Fermented foods, such as yogurt, naturally contain beneficial bacteria that provide your body with numerous health benefits, including controlling the spread of germs. Plain yogurt can be a great option to include good bacteria in your diet.

Fermented foods are also a good option since they contain good bacteria that feed off naturally-occurring fiber or sugar in your food. However, these good bacteria may be absent in pasteurized fermented foods.

Some examples of probiotic foods are:


There are several health benefits of consuming yogurt. For its probiotics, choose only yogurt with live or active cultures.


This fermented milk drink is prepared by adding kefir grains to goat’s or cow’s milk. Like yogurt, it is also an excellent known source of probiotics and helps people with lactose intolerance.


This refers to cabbage that bacteria has finely cut and fermented from lactic acid. It is popular in Eastern Europe for its rich antioxidants, minerals, and vitamins. Ensure you choose an unpasteurized brand with active bacteria.


This spicy Korean dish is typically made from fermented cabbage and other vegetables. It contains lactic acid bacteria, which provide better digestive health.

Kombucha tea

This popular tea is a fermented green or black tea drink available in many parts of the world. It is popular in providing health benefits for your body.


These are made from fermented cucumbers conserved in salty water. However, not all pickles are probiotics. For example, pickles made with vinegar have no probiotic effect.

Probiotic bacteria are also in other foods, including fermented vegetable products like miso, naso, and tempeh and some fermented cheeses like Gouda, Swiss, Cheddar, and Parmesan.

Health Benefits of Probiotics

Health Benefits of Probiotics

Probiotics change your gut bacteria composition or metabolic activity of your existing bacteria to grow more beneficial bacteria in your gastrointestinal tract. Probiotic-rich foods may help manage:

  • Irritable bowel syndrome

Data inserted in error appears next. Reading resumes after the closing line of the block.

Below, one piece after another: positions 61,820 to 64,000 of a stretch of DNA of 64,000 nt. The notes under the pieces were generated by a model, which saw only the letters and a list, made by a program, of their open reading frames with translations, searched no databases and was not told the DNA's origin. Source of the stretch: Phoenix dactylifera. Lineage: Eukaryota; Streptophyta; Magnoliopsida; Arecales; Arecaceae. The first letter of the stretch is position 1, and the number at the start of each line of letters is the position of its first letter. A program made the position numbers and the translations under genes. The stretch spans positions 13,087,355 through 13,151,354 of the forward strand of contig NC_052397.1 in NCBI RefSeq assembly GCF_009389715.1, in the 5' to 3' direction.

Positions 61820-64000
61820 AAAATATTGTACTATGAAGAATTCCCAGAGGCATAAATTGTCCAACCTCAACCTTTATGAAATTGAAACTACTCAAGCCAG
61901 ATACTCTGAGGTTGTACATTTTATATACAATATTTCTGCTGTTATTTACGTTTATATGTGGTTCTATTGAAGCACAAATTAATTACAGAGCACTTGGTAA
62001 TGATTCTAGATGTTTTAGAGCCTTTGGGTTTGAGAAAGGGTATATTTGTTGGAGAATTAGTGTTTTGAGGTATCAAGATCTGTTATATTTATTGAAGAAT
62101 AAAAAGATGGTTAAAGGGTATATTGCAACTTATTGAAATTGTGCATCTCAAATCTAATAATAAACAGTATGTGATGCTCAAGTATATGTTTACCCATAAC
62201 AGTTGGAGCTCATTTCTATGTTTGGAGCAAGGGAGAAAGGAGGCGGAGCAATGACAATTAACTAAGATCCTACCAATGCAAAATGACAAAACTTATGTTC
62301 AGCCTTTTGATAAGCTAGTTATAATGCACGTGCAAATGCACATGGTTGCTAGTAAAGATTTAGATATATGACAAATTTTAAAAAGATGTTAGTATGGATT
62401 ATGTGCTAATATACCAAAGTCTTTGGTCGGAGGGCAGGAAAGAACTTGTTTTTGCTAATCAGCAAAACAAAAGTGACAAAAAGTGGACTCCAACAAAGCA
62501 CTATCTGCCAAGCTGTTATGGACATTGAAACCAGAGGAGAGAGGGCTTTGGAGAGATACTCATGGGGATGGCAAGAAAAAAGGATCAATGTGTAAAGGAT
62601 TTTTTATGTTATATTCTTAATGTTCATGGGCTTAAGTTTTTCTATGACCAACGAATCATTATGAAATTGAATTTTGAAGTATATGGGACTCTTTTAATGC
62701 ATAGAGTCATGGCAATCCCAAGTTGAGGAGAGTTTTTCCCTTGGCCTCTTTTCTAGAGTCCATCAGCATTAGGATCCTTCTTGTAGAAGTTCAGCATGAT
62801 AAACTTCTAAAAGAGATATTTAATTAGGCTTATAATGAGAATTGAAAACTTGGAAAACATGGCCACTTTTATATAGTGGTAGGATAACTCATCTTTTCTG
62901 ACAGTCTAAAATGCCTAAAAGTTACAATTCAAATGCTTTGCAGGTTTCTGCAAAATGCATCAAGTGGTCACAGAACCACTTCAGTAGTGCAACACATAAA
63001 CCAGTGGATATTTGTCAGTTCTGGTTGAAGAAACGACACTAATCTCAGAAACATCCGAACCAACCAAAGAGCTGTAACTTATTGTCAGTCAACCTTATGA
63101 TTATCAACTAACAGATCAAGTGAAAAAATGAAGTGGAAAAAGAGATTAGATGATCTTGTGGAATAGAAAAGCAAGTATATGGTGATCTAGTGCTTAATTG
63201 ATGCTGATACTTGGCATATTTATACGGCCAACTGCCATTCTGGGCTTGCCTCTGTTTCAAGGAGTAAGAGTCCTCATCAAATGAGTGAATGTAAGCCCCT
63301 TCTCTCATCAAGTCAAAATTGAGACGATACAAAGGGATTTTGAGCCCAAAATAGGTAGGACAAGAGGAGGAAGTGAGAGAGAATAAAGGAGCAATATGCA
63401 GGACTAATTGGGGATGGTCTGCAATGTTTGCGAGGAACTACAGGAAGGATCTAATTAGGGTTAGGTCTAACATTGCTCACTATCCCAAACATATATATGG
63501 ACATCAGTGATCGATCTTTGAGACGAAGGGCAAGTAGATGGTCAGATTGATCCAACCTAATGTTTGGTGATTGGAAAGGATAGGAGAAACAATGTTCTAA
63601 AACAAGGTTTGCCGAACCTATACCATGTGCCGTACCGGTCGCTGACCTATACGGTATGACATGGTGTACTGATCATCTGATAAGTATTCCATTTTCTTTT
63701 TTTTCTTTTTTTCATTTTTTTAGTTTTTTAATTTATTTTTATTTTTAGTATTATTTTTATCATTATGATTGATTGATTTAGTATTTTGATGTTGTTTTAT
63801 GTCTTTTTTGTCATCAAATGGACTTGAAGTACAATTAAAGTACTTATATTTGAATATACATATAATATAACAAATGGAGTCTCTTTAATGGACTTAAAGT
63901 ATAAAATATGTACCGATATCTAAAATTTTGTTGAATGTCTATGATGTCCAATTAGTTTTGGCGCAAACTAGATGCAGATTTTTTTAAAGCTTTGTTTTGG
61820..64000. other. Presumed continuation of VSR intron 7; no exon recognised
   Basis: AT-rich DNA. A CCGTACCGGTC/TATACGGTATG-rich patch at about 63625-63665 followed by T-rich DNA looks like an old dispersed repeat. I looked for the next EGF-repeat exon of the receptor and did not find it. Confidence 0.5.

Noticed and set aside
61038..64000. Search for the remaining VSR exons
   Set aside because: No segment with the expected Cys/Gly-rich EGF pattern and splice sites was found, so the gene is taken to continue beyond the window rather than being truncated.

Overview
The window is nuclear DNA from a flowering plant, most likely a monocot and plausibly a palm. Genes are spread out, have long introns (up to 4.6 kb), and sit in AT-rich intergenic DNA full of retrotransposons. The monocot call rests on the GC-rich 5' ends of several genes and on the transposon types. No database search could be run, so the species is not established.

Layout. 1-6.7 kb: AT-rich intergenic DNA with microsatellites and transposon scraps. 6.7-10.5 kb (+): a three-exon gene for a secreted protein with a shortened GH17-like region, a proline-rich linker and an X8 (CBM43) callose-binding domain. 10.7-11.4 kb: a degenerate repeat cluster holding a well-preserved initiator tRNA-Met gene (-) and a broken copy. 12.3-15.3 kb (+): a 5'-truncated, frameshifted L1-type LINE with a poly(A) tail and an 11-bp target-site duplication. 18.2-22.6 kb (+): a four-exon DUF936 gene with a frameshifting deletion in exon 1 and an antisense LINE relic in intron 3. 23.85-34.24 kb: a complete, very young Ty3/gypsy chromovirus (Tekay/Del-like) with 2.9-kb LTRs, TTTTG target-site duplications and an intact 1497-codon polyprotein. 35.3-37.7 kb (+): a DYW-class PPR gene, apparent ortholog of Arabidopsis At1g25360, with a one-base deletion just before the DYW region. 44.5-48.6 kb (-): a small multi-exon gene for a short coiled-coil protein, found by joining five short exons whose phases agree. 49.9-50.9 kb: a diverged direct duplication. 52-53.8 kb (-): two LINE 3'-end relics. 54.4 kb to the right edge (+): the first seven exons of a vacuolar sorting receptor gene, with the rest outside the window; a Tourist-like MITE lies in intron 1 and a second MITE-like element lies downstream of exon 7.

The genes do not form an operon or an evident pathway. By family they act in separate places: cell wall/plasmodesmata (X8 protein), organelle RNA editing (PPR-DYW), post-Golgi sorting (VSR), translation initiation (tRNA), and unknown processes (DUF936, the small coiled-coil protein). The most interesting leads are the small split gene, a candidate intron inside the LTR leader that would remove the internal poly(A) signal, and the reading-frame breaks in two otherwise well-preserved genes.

• Cholesterol levels
  • Digestion
  • Diarrhea
  • Constipation
  • Lactose intolerance
  • Autoimmune disease
  • Weight gain

Should You Take Supplements?

Should You Take Supplements?

Prebiotics and probiotics are obtainable as dietary supplements to provide the right balance of gut bacteria for your overall health. You can treat certain health conditions with prebiotic supplements, in addition to improving the overall health of your gut.

Research has shown that prebiotic and probiotic supplements may aid people with conditions related to the gut, blood sugar issues, and more. However, concerning probiotics, the investigation of the health effects of consuming prebiotic supplements is limited.

Probiotic supplements are available commercially in several products. It is essential to look for those with live and active cultures (not expired products), multiple bacteria species, and enough bacteria to form colonies.


People often confuse prebiotics with probiotics, but there aren’t the same. Probiotics are active microorganisms in your gut, and certain foods and probiotic supplements have health benefits when consumed correctly.

Then again, prebiotics comprises nutrients that enhance these microorganisms’ growth in the gut. In this respect, prebiotics has a reputation as “microbiome fertilizers.”

Certain foods contain both prebiotics and probiotics. In addition, foods that have this combination are symbiotic foods. They include cheese, sauerkraut, kefir, and some types of yogurt.